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Inside the messy fight over campaign finance strategy


Inside the messy fight over strategy among campaign finance reformers

Marty Wulfe opened his inbox one day this fall and found an unsettling email from an old friend.

It was a dire warning from the Maryland chapter of Common Cause: Special interests in his state are pushing a "dangerous" proposal for a second constitutional convention.

But Wulfe himself was one of those special interests, because he's a board member of Get Money Out – Maryland. The organization is lobbying the General Assembly to have the state join five others calling for a convention to consider changing the Constitution to allow Congress and state legislatures to rein in money in politics.

While he and other Get Money Out leaders "had a good laugh at being labeled a special interest group," said Wulfe (who views himself as a big fan of Common Cause), the opposition from one of the most venerable voices for democracy reform is no laughing matter. Instead, the rift highlights one of the most impassioned arguments these days in the world of good-government advocacy.

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Ohio’s elections chief in aggressive effort to find voters who shouldn’t

Ohio's chief election official has taken another high-profile step in his campaign against perceived vote fraud, referring to the state's attorney general the names of 10 people he says appear to have cast ballots in Ohio and another state in the 2018 election.

Republican Secretary of State Frank LaRose caused a stir just a few weeks earlier when he said he found 354 people who are not U.S. citizens but were registered in the state. Of those, 77 voted in the midterm, he said.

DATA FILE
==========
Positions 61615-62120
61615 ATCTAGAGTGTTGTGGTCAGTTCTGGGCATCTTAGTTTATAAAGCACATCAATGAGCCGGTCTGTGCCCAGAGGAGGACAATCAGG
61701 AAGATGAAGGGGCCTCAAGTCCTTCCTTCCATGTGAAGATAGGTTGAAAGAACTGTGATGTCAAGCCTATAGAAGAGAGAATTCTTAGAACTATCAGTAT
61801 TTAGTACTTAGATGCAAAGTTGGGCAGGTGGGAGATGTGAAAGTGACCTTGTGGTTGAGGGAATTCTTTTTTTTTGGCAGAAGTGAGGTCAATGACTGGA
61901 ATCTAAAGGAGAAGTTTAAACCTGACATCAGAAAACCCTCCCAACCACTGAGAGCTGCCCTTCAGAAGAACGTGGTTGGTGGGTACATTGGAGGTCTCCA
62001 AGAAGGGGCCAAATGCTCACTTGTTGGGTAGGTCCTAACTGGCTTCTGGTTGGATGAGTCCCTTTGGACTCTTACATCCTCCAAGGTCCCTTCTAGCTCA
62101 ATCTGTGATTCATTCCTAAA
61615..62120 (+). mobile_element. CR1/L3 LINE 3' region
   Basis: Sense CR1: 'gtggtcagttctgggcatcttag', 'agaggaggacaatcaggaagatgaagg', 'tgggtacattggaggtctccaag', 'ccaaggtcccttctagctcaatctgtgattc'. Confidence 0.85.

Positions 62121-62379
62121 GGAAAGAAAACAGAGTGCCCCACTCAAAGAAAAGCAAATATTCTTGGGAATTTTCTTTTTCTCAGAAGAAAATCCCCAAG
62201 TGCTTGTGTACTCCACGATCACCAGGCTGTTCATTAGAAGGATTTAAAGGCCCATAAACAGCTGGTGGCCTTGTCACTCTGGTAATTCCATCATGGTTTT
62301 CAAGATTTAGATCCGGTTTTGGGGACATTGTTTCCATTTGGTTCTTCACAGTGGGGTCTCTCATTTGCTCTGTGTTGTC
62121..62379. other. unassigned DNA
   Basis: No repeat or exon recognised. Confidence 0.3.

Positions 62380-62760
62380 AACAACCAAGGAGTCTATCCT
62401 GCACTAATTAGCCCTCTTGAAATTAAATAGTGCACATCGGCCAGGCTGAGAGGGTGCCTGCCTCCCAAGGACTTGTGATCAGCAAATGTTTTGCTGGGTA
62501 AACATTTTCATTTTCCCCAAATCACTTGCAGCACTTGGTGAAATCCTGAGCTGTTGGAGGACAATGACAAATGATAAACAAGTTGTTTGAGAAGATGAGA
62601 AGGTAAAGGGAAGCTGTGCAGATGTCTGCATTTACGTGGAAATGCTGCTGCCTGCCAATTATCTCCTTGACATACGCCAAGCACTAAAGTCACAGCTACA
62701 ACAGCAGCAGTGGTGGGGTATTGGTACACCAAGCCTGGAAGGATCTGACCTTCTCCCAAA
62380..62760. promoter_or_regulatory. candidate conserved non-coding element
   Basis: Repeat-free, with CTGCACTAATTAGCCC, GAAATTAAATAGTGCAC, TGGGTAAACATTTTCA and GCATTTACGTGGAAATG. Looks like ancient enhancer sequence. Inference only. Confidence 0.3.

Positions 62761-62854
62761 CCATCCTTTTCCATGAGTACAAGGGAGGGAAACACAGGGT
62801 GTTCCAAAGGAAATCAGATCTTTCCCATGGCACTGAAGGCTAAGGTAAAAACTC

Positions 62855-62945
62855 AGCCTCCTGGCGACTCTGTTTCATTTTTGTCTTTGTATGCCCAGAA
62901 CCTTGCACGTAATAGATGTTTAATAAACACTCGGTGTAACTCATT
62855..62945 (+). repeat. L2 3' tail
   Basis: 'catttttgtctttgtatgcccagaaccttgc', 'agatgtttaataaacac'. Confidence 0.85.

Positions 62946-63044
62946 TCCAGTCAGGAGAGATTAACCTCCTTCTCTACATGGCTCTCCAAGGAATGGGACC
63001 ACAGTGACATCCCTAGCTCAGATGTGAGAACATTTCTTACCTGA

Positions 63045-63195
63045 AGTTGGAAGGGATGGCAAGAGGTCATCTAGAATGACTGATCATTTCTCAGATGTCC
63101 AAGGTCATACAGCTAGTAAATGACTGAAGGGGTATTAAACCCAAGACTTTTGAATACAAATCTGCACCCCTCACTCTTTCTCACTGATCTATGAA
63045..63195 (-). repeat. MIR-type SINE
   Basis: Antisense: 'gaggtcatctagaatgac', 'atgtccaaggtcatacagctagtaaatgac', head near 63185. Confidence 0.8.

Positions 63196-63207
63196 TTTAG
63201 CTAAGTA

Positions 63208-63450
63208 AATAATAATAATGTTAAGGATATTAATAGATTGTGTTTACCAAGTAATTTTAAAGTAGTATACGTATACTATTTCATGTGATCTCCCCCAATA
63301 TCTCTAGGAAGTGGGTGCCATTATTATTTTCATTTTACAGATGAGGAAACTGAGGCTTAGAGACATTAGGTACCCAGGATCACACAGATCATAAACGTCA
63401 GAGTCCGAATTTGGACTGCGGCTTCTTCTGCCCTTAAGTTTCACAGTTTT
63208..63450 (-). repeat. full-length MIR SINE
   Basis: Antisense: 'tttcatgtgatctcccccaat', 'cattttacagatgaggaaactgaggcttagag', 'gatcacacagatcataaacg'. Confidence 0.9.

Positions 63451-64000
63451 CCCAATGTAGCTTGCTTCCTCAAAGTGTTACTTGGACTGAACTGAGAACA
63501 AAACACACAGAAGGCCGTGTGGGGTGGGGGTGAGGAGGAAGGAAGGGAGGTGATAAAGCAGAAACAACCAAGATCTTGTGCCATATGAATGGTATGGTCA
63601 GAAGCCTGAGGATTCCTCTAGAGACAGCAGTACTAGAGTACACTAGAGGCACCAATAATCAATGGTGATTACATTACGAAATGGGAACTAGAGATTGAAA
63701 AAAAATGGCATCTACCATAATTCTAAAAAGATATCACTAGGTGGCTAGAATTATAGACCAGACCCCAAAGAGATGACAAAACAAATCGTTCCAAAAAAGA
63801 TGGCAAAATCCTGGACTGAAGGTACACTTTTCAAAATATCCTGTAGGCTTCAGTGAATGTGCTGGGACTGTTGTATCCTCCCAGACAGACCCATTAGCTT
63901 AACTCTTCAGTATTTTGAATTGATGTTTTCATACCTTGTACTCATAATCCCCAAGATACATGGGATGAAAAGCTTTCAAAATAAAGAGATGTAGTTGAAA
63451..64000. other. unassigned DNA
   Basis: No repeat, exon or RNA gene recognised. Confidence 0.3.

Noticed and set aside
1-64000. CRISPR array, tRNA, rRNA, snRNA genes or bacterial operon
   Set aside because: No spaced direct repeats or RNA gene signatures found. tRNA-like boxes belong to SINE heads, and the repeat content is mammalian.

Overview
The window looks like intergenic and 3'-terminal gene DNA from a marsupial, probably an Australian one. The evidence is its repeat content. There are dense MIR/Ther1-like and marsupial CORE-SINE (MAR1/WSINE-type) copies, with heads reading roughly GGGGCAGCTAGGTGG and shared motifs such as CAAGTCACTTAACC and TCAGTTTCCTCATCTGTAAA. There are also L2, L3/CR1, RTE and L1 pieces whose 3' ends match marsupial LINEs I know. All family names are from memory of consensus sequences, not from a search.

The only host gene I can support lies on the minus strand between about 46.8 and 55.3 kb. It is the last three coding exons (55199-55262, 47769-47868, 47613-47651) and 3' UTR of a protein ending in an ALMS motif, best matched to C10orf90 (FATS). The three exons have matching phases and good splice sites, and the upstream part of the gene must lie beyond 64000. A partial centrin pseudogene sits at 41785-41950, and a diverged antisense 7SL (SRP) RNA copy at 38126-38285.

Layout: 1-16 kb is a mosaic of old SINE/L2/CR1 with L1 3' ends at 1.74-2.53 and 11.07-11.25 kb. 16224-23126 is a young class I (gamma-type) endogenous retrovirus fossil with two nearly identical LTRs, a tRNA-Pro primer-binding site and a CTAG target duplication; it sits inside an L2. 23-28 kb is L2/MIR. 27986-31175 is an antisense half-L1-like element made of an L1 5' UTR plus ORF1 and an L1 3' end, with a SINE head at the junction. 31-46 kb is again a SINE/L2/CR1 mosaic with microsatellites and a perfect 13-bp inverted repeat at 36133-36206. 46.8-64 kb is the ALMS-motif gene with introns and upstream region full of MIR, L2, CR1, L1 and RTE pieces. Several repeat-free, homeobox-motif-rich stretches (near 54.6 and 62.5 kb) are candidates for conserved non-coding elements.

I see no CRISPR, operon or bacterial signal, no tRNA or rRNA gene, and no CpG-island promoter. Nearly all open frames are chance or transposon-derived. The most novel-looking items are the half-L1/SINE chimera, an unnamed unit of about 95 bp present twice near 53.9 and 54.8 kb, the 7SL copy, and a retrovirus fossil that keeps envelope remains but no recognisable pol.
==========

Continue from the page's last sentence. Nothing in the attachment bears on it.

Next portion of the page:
Voting rights advocates had criticized LaRose about the earlier report, saying what he found may have been simple mistakes, people confused about the system or people who got naturalized later than the records he was looking at.

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Meet the reformer: David Thornburgh, taking the family business a new way

David Thornburgh has spent his career managing civic engagement programs in Pennsylvania, no surprise given that he was raised by parents focused on public and community service. Before being named president and CEO of the Committee of Seventy, which successfully fought for campaign contribution limits and an ethics board in Philadelphia, the Haverford College grad ran the Fels Institute of Government at the University of Pennsylvania. He also conducted a 13-year run as executive director of the Economy League of Greater Philadelphia. His answers have been lightly edited for clarity and length.

Describe your very first civic engagement.

I was raised in a family that values public service. My father, Dick, served two terms as governor of Pennsylvania and was U.S. attorney general for three years ending in 1991. My mother, Ginny, is a lifelong advocate for people with disabilities. I guess my first direct involvement was as a surrogate speaker in my dad's first race for governor in 1978, when I was 19. Pretty thrilling to have a chance to speak in front of hundreds of people at such a young age!

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Courts have avoided refereeing between Congress and the president. Now Trump may force them to.

Federal courts' long-standing reluctance to intervene in disputes between the White House and Congress means there is very little controlling law on executive privilege. But that may change, writes Wayne State University professor Kirsten Carlson.


Represent Orlando Ranked-Choice Voting Summit

What is ranked-choice voting? How will it help to unrig our elections and give the people the stronger voice? Join RepresentUs to hear a presentation by passionate RCV advocate Adam Friedman of Voter Choice MA and Joseph White from RepresentUs Orlando.

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